Responses during the first days varied widely. The response of one of my colleagues was to buy copies of all the newspapers published within a 500-mile radius for the next few days, more as souvenirs, I think, than for information, since they all reported basically the same thing. According to the Daily Oklahoman, the city’s only major newspaper, and according to local television and radio coverage, some people reacted to early reports of Middle Eastern involvement by treating local Arabs with deepened suspicion and, in several cases, with outright hostility. One man reported that neighbors banged on his door so fiercely that his terrified pregnant wife miscarried their child. The higher-ranking officials of the BATF office located in the Murrah Federal Building had responded in advance to the tragedy by not having shown up for work that morning. The secretaries who worked in the BATF office responded by dying a violent death. (For weeks after the bombing, the Daily Oklahoman published lists, classified by job, title, and office of the dead, as they were unearthed and identified. Since the date invited the connection of the bombing with the Waco event, my husband and I looked specifically to see whether BATF officials were also killed in the bombing or had inexplicably escaped harm.) During the ensuing weeks of searching the rubble for the bodily remains of victims, Oklahomans drove their cars with headlights on as a show of sympathy, awareness, and solidarity. On April 19, 1996, the headlights were once again lit, as drivers silently proclaimed that those who had lost loved ones were not forgotten.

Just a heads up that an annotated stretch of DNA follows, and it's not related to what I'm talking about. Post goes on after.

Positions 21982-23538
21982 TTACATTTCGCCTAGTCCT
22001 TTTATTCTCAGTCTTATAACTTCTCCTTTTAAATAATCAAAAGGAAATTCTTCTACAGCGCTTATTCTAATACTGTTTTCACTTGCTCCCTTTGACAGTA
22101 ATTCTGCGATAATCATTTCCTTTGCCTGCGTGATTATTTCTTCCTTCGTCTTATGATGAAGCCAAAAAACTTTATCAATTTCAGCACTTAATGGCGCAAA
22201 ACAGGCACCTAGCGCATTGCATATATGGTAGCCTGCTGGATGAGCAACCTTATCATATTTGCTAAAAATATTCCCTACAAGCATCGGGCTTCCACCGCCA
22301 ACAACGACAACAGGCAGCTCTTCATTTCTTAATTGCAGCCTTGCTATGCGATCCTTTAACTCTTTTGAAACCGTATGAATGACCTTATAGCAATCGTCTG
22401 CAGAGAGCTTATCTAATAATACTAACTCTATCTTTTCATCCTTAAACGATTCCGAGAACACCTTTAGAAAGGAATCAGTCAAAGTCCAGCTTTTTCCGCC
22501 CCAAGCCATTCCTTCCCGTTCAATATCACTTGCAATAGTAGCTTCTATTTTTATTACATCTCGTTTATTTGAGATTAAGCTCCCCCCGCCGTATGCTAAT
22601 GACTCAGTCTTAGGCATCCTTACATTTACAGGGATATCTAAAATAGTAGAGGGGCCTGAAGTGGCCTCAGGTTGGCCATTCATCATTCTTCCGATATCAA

The most common response by far, however, can be summed up in the expression, “Not here!” Things like this just don’t happen in middle America, not in Oklahoma. I heard it over and over again. Oklahomans were only expressing a typically American naiveté. American involvement in the wars of the 20th century has always occurred “over there” or “somewhere in the Pacific” or in the “European theater.” Theater! Who thought up this way of naming a war zone: as if we were all simply watching a play! Now, however, it has turned into a Brecht play, during which the actors on stage turn and pelt the audience with stage props. “No fair!” the audience cries, forgetting that there never was a protective wall of separation between the stage and the rest of the theater; there was only air.

Faced with the opportunity to feel what it might be like to be an Iraqi or a Bosnian Serb on the business end of a “smart bomb,” or, more generically, what it feels like to live in the majority of the world’s countries—most of which have been touched by some sort of mass violence in this century—we instead learned about self-pity and denial. One specifically morbid response of the television and news magazine media was to focus on the children in the daycare center as the bombing’s most important victims. Perhaps it was because they were little and cute and could be carried away by burly firemen with soot-streaked, grieving faces. Perhaps they represented how small and vulnerable everyone felt in the face of such a tragedy.